Walk into any modern biochemistry or molecular biology lab and you’re likely to see electrophoresis taking place – in gel form – for example, we use agarose gels to separate DNA & SDS-PAGE gels to separate proteins (yesterday I ran ran my 512th one since I started counting….) In those cases, we just use charge as a motivating force, with the real separating power coming from the gel, whose mesh-like pores slow down bigger things more, allowing molecules to separate by size. more here: http://bit.ly/2Ik1g0s
But, there are other formats of electrophoresis, and if you don’t have a gel with tiny holes holding things up, you can separate based on differences in charge instead of size.
For DNA or RNA this wouldn’t be that helpful, because the only charged part of those guys is their generic sugar-phosphate backbone. The part that differentiates the letters (i.e. A vs T vs C vs G) is the unique nucleobases (“bases”) which are neutral. So even if you had 2 DNA pieces of different sequences but the same length, they would have the same charge, so travel together. more on nucleic acids here: http://bit.ly/35Yspx6
BUT – with proteins, now you’re talking! Proteins are made up of letters called amino acids. There are 20 (common) ones, and they have a generic peptide backbone they link through and unique side chains (aka R groups) that stick off like charms on a charm bracelet. Unlike DNA & RNA, their backbone is neutral – but some of the side chains sometimes are not! more on amino acids here: http://bit.ly/37Aym43
There are 5 amino acids that are sometimes charged. I say sometimes because it’s pH-dependent. pH refers to acidity, which refers to the concentration of protons (H⁺). pH is an inverse log scale, so when the pH is low, it means there are a lot of protons around – and some molecules will act as “bases” and take one – which can make something neutral positive or something negative neutral. Conversely, when the pH is high, it means there are fewer protons around, so some molecules will act as “acids” and donate a proton, becoming negative or neutral in the process.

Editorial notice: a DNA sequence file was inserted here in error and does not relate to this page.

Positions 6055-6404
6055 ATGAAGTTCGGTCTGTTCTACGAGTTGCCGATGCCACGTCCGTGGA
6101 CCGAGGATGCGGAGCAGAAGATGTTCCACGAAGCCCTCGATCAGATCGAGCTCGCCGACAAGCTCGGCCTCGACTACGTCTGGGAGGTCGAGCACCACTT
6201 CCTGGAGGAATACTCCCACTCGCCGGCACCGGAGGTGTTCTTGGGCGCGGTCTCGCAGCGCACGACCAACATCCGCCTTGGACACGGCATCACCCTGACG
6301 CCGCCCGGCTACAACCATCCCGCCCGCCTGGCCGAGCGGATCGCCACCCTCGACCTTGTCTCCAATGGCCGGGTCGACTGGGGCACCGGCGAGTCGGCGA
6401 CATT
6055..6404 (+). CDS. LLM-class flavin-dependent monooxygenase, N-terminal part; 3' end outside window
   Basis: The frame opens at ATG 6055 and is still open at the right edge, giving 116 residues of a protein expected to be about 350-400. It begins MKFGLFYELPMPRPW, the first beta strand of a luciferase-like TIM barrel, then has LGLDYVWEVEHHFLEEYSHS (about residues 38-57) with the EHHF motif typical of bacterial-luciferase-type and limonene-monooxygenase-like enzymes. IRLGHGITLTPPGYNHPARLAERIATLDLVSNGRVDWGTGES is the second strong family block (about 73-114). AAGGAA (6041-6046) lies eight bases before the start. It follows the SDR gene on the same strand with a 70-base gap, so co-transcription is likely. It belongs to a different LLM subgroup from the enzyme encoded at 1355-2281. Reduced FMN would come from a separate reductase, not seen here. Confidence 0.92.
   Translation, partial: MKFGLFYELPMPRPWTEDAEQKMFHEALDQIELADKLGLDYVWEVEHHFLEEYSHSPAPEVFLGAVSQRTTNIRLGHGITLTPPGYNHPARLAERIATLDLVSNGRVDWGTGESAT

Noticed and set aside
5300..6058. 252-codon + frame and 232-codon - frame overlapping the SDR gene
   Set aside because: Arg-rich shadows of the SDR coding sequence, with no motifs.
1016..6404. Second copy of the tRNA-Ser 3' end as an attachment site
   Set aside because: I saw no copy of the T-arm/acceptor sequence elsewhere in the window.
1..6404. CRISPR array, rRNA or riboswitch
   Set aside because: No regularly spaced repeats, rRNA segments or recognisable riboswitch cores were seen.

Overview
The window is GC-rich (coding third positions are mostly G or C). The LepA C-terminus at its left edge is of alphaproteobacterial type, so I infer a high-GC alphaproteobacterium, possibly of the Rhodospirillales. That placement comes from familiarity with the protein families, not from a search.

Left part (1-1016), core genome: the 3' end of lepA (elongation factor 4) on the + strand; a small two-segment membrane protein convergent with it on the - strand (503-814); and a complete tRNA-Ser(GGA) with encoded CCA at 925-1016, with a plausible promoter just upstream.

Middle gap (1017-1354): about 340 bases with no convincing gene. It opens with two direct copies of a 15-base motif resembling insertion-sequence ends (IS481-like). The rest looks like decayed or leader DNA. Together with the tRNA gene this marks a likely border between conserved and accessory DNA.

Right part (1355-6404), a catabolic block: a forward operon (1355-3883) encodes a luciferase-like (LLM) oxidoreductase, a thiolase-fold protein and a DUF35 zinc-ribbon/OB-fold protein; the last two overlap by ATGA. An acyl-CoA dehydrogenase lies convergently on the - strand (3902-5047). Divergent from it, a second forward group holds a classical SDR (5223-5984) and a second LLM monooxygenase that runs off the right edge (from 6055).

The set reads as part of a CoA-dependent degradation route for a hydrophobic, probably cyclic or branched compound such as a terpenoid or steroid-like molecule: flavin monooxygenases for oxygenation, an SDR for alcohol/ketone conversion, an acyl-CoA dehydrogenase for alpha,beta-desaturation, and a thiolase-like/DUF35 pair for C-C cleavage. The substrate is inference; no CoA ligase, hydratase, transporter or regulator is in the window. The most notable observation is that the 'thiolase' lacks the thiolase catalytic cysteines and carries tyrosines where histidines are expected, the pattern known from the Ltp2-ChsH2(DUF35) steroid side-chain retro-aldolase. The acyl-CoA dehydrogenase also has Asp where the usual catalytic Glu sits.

Different molecules have different willingnesses to give and take protons, and the pKa is the pH at which half of a molecule will be protonated – the lower the pKa, the stronger the acid. There are 5 amino acids that have proton-giving/taking groups that are commonly charged at bodily pH (~7.4). Aspartic acid (Asp, D) & Glutamic acid (Glu, E) have carboxylic acid (-(C=O)-OH) groups with low pKas (much lower than bodily pH) so they’re usually in their deprotonated, negatively-charged, states (which we refer to as aspartate & glutamate). On the positively-charged side of things protein-wise you have Lysine (Lys, K), Arginine (Arg, R), & Histidine (His, H), which have nitrogens that will grab onto protons, picking up their + charge with them. more here: http://bit.ly/2NuWkGJ
Different proteins have different combinations of amino acid letters – including different numbers and positions of charged ones. So different proteins will (usually) have different overall charges, so if you run electrophoresis on them without messing with the charge, they’ll run at different speeds, and thus separate (don’t get confused with SDS-PAGE where the SDS detergent coats all the proteins with a uniform negative charge to avoid the charge difference “issue” which we *want* here!)